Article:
Give It Away. Once I decided that I wasn’t going to let things determine my happiness or my worth as a human being, I also started giving away stuff. Lots of stuff. This is a great way to make a man realize just how much money and time he is investing in shuffling stuff in from the store and shuffling stuff out into the trash can, or letting it sit in a closet getting on his nerves. I had numerous suits that had gotten too big for me to wear once I started exercising regularly and lost a few pounds. So, I took them to Goodwill. There is really nothing quite as awesome as a clean and clutter free closet. Then there’s the FreeCycle network to help hook you up with someone who will gladly take your excess stuff of your hands. Be More With Less tells us why we should not be afraid to give things away:

The real eye opener for me was when I couldn’t remember most of the things I gave away. I’ve never searched for something that I didn’t keep or felt like I made a mistake giving things away. I’ve learned that living with less is a blessing and not a sacrifice.

Throw It Away. Admittedly, most people don’t want to throw away their things but if it has no resale value and nobody wants to take it as a gift, and it’s in your way, just toss it. Or, put it in a garbage bag (along with other junk) and let it sit in a closet somewhere for a week or even a month or so. If you haven’t missed it by then, chances are it’s not going to kill you when it goes. This can help soften the blow of tossing out a lot of things at once. Alternatively, rather than putting it in the landfill (other than not purchasing it in the first place) some items can be recycled, and there are even electronics recycling programs in some cities.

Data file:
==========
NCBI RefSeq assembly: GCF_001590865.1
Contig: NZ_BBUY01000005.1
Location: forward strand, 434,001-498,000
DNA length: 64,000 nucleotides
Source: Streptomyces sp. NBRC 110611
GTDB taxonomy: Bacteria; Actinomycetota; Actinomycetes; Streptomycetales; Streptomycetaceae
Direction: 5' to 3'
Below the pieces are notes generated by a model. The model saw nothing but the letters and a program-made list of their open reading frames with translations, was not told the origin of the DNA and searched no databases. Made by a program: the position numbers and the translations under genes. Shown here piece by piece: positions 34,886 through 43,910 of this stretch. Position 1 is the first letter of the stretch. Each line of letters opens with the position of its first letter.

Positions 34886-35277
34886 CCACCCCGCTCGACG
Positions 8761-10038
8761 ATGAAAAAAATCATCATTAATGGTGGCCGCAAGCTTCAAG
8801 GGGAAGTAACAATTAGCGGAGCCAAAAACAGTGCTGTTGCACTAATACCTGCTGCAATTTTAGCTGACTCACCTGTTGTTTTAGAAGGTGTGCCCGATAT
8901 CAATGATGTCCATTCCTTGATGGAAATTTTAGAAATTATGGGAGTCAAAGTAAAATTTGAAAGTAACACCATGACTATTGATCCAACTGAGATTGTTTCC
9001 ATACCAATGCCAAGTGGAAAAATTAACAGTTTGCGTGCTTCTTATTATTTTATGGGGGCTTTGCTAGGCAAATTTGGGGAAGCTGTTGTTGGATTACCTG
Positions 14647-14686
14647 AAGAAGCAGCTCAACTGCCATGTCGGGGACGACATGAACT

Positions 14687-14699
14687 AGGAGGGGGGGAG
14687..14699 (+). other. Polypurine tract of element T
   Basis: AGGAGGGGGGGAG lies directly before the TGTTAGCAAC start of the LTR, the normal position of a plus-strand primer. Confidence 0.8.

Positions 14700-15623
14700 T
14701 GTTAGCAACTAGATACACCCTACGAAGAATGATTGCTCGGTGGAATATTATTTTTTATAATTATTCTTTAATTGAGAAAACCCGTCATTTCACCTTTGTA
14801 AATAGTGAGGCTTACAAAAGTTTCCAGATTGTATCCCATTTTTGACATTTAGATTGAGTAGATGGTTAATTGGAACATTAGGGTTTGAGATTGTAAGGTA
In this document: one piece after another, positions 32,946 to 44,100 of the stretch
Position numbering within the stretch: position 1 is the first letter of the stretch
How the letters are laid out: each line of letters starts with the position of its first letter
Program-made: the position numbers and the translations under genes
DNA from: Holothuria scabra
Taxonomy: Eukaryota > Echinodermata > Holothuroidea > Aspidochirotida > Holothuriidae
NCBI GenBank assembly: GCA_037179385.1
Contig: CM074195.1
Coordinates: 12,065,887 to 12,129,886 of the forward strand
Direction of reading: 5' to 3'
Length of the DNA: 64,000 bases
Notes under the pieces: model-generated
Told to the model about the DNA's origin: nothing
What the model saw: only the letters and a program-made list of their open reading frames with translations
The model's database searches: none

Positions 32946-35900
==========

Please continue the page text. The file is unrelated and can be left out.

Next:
“Time you enjoy wasting is not wasted time.” Minimalizing materialism helps men maximize experiences, like Carnival

While decluttering, keep a mental tab or a written tab of just how much junk you’ve accumulated that you’ve sold, gave away, or thrown away. How much of that stuff really gave you pleasure? I’ll be willing to bet most of the stuff only brought a fleeting moment of pleasure into your life before it faded into the background and your mind shifted to another purchase. Developing a mentality that scrutinizes each purchase and whether or not it’s something you really need or if the money would be better off left in the bank or spent on an experience will help minimize impulse buys and wasteful spending. As Josh Becker, author of the Becoming Minimalist blog knows:

Our excessive possessions are not making us happy. Even worse, they are taking us away from the things that do. Once we let go of the things that don’t matter, we are free to pursue all the things that really do matter.

Spending on experiences often brings far more happiness than things, anyway. Which will you remember most? That $2,000 television upgrade or a once in a lifetime trip to an exotic island, surrounded by beautiful girls? To me, it’s all about the experiences in life, not the things. I am living abroad on less money and with less things than I have in my entire life, yet I’m happier than I’ve ever been. Once you figure that out, you’ll realize all the messages you’ve been given by marketers and the media are designed to make them rich at the expense of your bank account and your happiness.